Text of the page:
Drudge has put up the transcript of a phone call between Scott Beauchamp, TNR editor Franklin Foer, and Peter Scoblic, the executive editor of TNR. The transcript is devastating and raises not only questions about the original stories, but about Foer's efforts to stonewall any investigation, resorting to veiled threats about Beauchamp's wife's continued employment at TNR. Consider these segments:
Foer: Ellie (Beachamp's wife) sent me an email to tell you it's the most important thing in the world for her that you say that you didn't recant... You're obviously in a very uncomfortable position in that your wife's involved in this and I wish she wasn't involved because I, I... trust her, I care for here, I don't want her to get hurt in all of this.
Note what's missing here is that Ellie does not say that it's the most important thing in the world to her that he tell the truth; it's that he does not recant.
And Scoblic notes that Beauchamp will not be able to pursue his supposed desire to become a writer:
Scoblic: What are you going to do after this job? Are you staying in the Army?
Beauchamp: Um, I don't know what I want to do. Um I haven't made up my mind yet what I want to do.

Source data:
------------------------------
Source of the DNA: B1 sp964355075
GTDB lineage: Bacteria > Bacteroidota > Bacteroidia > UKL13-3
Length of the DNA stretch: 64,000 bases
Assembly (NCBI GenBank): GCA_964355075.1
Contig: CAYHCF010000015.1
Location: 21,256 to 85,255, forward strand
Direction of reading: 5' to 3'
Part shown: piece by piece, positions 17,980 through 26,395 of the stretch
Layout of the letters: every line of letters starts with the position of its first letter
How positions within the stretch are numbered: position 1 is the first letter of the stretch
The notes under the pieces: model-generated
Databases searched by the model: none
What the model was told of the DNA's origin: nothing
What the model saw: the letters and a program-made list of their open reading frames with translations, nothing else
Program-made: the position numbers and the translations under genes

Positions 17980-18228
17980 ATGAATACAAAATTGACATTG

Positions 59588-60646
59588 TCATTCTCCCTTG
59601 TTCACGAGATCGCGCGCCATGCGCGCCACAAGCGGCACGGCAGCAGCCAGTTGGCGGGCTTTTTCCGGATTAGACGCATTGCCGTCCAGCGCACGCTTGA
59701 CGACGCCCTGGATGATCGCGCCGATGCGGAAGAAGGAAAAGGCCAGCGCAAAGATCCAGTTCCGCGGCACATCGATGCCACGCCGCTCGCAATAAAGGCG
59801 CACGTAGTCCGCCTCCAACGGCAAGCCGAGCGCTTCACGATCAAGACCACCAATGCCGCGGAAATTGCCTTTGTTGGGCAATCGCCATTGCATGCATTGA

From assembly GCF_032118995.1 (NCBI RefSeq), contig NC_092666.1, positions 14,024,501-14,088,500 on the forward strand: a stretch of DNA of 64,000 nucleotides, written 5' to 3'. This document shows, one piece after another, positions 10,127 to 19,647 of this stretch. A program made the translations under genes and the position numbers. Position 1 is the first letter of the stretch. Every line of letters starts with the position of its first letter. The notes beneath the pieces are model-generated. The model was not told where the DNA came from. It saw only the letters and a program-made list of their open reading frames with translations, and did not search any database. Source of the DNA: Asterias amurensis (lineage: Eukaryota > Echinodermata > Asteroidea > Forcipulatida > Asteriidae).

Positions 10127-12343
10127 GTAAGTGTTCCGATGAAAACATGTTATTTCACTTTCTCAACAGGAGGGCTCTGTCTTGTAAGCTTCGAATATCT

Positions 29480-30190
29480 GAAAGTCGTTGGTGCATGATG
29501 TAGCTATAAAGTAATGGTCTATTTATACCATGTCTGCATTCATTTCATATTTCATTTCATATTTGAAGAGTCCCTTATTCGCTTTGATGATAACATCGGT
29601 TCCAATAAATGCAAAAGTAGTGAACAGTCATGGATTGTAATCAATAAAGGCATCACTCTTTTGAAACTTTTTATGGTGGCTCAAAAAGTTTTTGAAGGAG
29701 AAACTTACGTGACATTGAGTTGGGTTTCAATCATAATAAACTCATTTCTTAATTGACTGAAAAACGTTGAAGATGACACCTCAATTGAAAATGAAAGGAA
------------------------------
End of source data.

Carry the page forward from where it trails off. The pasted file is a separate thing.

Scoblic: Ah... you're not going to be able to write anymore after this... you know that, right?
Michelle Malkin, as usual, has the definitive links post
. It's interesting to see how the liberal blogosphere is playing this. Over at Political Animal
It's hard to judge whether this is damning or not. On August 10, the Army was stonewalling TNR. They didn't get to talk to Beauchamp until nearly a month later. And the fact that after a month of browbeating from his chain of command Beauchamp "just want[ed] it to end" is hardly surprising either. We still don't know whether Beauchamp was telling the truth the first time around when he wrote his pieces for TNR or the second time around when he recanted under pressure from the Army.
He also claims that Drudge did not include the source material; in an update he notes that Drudge did in fact link to the transcripts, but does not revise his "hard to judge" stance.
Labels: Scott Beauchamp, The New Republic